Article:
Polar bears, considered doomed if the Arctic sea ice continues to melt, have a fighting chance at survival if humans cut back on their emission of greenhouse gases, according to a new study.
"Our research offers a very promising, hopeful message, but it's also an incentive for mitigating greenhouse emissions," Cecilia Bitz, an atmospheric scientist at the University of Washington in Seattle, said in a statement.
Polar bears were marked as a threatened species in 2008, the year after a study projected that two-thirds of the world's polar bears would be dead within decades if the warming climate kept melting their icy habitat. That study was based on current emissions, according to Steven Armstrup, emeritus researcher with the U.S. Geological Survey, who is also a Polar Bear International senior scientist.
"That was a pretty dire outlook, but it didn't consider the possibility of greenhouse gas mitigation," Armstrup, who led the new study, said in a statement.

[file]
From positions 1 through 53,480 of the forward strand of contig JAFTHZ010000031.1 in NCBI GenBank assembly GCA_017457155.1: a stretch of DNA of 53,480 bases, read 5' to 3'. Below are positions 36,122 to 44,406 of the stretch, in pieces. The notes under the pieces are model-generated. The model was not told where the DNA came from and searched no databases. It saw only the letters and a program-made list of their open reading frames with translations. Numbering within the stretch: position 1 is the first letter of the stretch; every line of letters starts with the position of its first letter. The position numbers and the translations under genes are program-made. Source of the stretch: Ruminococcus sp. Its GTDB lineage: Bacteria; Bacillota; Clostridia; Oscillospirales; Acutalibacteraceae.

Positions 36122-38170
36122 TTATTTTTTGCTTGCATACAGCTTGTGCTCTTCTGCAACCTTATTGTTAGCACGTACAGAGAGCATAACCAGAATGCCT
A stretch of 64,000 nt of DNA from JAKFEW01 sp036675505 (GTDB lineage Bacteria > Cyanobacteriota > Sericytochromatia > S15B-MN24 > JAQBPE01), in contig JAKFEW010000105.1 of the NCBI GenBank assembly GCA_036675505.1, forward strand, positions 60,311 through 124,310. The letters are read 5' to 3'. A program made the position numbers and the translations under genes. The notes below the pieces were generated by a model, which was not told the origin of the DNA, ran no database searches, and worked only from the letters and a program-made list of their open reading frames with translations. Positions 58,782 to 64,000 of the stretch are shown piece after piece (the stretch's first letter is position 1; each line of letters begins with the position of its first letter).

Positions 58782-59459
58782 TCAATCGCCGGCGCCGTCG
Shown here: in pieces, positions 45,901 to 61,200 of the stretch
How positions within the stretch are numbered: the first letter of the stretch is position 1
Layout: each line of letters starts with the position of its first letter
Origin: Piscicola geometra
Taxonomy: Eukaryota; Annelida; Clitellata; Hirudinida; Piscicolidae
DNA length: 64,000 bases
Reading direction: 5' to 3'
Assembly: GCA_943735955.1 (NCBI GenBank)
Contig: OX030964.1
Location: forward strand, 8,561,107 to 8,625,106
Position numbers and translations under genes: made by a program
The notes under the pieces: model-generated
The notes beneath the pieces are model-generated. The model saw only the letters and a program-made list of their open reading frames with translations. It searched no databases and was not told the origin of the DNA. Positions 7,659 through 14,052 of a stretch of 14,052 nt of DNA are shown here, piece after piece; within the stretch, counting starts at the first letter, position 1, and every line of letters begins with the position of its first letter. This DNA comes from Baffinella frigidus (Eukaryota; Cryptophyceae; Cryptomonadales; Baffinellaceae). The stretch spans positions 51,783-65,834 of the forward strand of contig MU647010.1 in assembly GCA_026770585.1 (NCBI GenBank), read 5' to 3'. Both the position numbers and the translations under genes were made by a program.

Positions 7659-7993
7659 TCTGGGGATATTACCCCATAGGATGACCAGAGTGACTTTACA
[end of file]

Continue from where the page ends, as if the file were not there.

Earlier models found that large areas of Arctic ice could disappear in less than a decade. If greenhouse emissions continued as they are now, those studies found, the ice would not recover and could disappear entirely.
Arctic sea ice is crucial to polar bears, providing them access to their favorite food, seals. Without food, polar bears would lose two pounds per day on their way toward starving.
However, the new study, reported Dec. 16 in the journal Nature, finds that if greenhouse gases drop significantly in the near future, bears may not lose their icy hunting grounds. The remaining ice would stay intact through the remainder of the century, and some of the lost ice would re-form, according to the researchers’ new model. That would be enough to ensure the survival of the polar bear species, they wrote.
The 2007 study identified two Arctic regions where polar bears were at particular risk.
"There's still a fairly high probability in both of those regions that polar bears could disappear," Armstrup said. "But with mitigation and aggressive management of hunting and other direct bear/human interactions, the probability of extinction would now be lower than the probability that polar bear numbers will simply be reduced."
This article was reprinted with permission from LiveScience.
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